Archway Motors, Inc. v. Herman

Annotate this Case

41 Md. App. 40 (1978)

394 A.2d 1228

ARCHWAY MOTORS, INC. v. WALTER F. HERMAN.

No. 389, September Term, 1978.

Court of Special Appeals of Maryland.

Decided December 8, 1978.

The cause was argued before MORTON, THOMPSON and LISS, JJ.

*41 Charles F. Obrecht, Jr., with whom was Melvin J. Sykes on the brief, for appellant.

Edward L. Zamarin, with whom was William R. Lenhard on the brief, for appellee.

LISS, J., delivered the opinion of the Court.

This is the second go-around between the appellant, Archway Motors, Inc. and Walter F. Herman, appellee. The dispute arose out of a real estate sales contract between the parties in which Archway sold two parcels of land to Herman. The parcel involved in this dispute was improved by ninety-two brick garages. The facts in the case are fully explicated in Archway Motors, Inc. v. Herman, 37 Md. App. 674, 378 A.2d 720 (1977), which came to our Court on appeal because of a refusal of the trial court below to grant Archway the remedy of specific performance. The total amount of the purchase price was less than $700, which obviously was not the justification for the filing of the bill of complaint for specific performance. The evidence showed that Herman failed to settle for the property at the stipulated time and no action was taken until Archway received a violation notice involving the condition of garages. That situation ultimately resulted in criminal charges being filed against the appellant. Archway defended on the ground that it was no longer the owner of the garages, but the District Court refused to accept that defense and entered a probation before judgment conditioned upon Archway making the repairs required by the violation notice. It was obvious to Archway that it would be saddled with an irksome and expensive situation unless it was able to secure specific performance of its contract with Herman. It filed a bill of complaint in the Circuit Court of Baltimore City in which it sought specific performance and damages flowing from the appellee's failure to settle as required by the contract. The trial court denied the relief sought and the case came to this Court in Archway Motors, Inc. v. Herman, supra. Judge Wilner, speaking for this Court, reversed, and we found that Archway was entitled to specific performance and, as ancillary relief to its remedy, was *42 entitled to be compensated by an award of ancillary monetary damages for its losses and expenses attributable to the appellee's delay in performance. The Court said:

It would seem clear, however, that Archway is entitled to the unpaid balance of the purchase price plus reimbursement for taxes on the property from and after March 4, 1975, the date of the contract, that it has paid, and the actual and reasonable expenses that it has incurred in order to comply with the order of the District Court. Id. at 688-89.

The case was therefore remanded to the Circuit Court of Baltimore City "for the purpose of (1) entering a proper decree of specific performance, and (2) determining the proper amount of ancillary monetary compensation and entering an appropriate order therefore."

In the trial upon remand, the chancellor (Perrott, J.) allowed the specific damages delineated in our opinion and, in addition, allowed the counsel fees expended by the appellant in the District Court case, but refused to allow the counsel fees of several thousand dollars expended by the appellant in its successful effort to secure specific performance and ancillary damages. The decree issued by the chancellor awarded $3,635.86 as ancillary monetary compensation, but specifically denied any compensation incurred and paid by Archway to prosecute the specific performance suit in the Circuit Court of Baltimore City, and the subsequent appeal to this Court. It is from this judgment that the appeal sub judice has been filed.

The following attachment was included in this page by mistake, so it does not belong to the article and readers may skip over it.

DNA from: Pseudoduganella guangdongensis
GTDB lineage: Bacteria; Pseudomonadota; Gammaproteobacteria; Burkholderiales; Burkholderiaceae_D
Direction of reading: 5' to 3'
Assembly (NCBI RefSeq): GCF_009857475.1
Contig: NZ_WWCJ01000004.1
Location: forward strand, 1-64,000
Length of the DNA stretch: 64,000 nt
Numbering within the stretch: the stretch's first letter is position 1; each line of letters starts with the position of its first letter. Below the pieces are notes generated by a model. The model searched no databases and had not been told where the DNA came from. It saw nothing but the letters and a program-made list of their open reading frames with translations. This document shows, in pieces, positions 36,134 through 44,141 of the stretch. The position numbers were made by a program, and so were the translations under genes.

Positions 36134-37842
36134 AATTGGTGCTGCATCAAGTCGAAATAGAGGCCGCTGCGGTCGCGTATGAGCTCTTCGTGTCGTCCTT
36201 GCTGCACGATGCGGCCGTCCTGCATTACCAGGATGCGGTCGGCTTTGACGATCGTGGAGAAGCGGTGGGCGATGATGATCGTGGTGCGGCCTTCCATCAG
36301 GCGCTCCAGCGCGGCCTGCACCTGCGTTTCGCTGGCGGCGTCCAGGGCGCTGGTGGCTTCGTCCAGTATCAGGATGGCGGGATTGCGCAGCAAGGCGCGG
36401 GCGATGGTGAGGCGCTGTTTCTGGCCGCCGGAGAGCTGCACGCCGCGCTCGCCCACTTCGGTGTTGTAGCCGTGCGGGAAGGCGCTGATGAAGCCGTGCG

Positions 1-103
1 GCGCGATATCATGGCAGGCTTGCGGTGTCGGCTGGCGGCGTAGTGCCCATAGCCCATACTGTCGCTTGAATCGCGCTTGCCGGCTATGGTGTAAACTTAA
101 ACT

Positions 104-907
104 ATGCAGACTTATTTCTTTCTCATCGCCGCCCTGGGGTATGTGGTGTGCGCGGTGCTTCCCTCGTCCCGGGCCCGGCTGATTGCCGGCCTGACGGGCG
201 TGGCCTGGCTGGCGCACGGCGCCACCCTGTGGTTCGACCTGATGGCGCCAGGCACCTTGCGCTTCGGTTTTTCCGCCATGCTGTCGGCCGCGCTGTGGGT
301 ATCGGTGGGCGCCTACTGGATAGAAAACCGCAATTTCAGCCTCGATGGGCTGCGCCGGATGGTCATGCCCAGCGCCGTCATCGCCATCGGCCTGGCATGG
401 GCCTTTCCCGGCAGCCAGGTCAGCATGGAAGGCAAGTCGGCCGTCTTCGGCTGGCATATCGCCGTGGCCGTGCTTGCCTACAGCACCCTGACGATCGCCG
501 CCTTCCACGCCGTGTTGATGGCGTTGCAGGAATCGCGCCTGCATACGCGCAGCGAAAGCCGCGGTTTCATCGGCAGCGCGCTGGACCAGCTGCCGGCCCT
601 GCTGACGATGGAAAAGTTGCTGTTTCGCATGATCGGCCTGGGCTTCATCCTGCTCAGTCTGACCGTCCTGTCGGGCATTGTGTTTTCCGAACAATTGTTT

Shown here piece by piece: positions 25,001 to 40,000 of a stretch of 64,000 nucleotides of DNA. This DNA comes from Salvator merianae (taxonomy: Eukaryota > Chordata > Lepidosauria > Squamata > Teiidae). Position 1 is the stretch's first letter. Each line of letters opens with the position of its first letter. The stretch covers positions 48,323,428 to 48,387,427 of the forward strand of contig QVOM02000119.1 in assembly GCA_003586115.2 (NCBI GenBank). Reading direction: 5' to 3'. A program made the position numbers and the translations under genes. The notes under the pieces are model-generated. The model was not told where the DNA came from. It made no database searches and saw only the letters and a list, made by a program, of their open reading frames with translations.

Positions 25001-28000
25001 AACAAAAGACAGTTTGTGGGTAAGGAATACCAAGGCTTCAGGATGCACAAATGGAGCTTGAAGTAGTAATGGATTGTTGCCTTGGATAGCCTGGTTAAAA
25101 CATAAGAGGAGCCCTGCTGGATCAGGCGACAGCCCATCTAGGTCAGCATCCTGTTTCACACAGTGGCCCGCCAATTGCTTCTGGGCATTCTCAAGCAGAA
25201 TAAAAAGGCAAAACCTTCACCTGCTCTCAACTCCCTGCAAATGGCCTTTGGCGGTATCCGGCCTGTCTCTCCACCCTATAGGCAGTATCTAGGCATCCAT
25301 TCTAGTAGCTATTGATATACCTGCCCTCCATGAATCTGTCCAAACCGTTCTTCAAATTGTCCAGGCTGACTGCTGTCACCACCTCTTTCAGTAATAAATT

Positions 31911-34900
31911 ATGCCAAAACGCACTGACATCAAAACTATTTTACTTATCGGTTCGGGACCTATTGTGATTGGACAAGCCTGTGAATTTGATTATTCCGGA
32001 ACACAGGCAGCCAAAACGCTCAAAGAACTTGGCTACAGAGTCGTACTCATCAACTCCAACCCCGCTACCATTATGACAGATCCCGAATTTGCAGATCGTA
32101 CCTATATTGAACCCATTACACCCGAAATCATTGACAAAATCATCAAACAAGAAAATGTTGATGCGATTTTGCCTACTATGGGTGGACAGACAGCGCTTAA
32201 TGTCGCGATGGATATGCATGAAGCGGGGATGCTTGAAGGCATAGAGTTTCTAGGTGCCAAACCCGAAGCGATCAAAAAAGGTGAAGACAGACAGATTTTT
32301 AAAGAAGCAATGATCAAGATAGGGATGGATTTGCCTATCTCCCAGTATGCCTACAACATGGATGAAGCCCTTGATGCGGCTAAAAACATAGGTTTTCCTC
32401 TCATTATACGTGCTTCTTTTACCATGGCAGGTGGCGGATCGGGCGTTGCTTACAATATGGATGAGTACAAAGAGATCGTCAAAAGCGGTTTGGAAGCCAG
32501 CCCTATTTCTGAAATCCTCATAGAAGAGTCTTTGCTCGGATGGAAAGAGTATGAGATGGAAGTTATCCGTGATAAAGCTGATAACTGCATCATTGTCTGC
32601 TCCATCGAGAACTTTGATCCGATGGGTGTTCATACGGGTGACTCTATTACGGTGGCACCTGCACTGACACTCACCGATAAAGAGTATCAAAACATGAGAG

The sole issue to be decided in this appeal is whether the appellant is entitled to recovery from the appellee as ancillary monetary compensation the expenses of counsel fees incurred in prosecuting the specific performance action. Appellant urges that it was forced to institute the specific performance suit because of the criminal charges filed against it in the District Court arising out of the housing violation notices issued after the date of settlement, and that it should therefore be reimbursed for its legal fees.

In Archway, supra, Judge Wilner discussed the proper *43 measurement of the monetary compensation due in a case of this kind, where he said:

In Bernardini v. Stefanowicz Corp., 29 Md. App. 508 (1975), we quoted with at least tacit approval the following language from Ellis v. Mihelis, 384 P.2d 7 (Cal. 1963): "The compensation awarded as incident to a decree for specific performance is not for breach of contract and is therefore not legal damages. The complainant affirms the contract as being still in force and asks that it be performed. If the court orders it to be performed, the decree should as nearly as possible require performance in accordance with its terms. One of the terms is the date fixed by it for completion, and since that date is past, the court, in order to relate the performance back to it, gives the complainant credit for any losses occasioned by the delay and permits the defendant to offset such amounts as may be appropriate. The result is more like an accounting between the parties than like an assessment of damages."